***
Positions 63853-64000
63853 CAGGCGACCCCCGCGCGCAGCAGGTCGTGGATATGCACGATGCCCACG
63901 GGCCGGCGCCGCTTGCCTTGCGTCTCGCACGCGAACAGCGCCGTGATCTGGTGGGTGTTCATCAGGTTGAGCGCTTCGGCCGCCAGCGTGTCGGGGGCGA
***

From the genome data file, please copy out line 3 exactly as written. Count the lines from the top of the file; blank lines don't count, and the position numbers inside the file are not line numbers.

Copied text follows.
63901 GGCCGGCGCCGCTTGCCTTGCGTCTCGCACGCGAACAGCGCCGTGATCTGGTGGGTGTTCATCAGGTTGAGCGCTTCGGCCGCCAGCGTGTCGGGGGCGA